In February 2015, Médecins du Monde (MdM), an independent organisation to promote universal access to healthcare, filed an opposition to the patent on sofosbuvir granted to Gilead Sciences. Sofosbuvir is a direct acting antiviral used for the treatment of hepatitis C which, combined with other drugs, has high cure rates.
The opposition is a legal procedure by which the validity of a patent can be challenged when a drug patented does not fulfil the patentability criteria as defined by the European Patent Convention (EPC).
As a result of an opposition procedure, the patent can be granted with amendments or can be finally revoked; in this case, the drug could enter into competition with generic versions, which would considerably reduce its price.
On October 5, 2016, the European Patent Office (EPO) has decided on the opposition filed by MdM. The decision, which still has not been made available to the public, could partially limit the protection of the drug, as interpreted by the organization MdM. The Company, for its part, considers that the patent remains in force and is not revoked.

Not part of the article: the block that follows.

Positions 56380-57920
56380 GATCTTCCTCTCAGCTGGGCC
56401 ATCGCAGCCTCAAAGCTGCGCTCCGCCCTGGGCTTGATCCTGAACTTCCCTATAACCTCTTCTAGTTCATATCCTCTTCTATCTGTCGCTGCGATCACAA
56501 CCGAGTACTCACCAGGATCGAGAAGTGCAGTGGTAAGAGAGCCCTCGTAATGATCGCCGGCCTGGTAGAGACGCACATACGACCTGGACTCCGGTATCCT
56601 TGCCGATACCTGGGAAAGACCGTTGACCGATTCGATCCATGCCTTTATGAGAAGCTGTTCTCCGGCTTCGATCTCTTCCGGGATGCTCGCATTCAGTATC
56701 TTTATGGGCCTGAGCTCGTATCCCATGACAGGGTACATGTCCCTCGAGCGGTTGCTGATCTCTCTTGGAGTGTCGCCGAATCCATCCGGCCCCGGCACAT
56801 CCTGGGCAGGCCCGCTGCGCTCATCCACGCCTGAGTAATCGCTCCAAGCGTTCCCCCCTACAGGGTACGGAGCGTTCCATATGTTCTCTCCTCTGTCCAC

Despite the different versions in regard to the content of the decision of the EPO, what does seem certain is that the patent includes amendments with respect to the originally granted version, but they are not as deep as MdM has pointed out. These modifications, as well as the final scope of the patent protection, will only be known when said decision is made available to the public.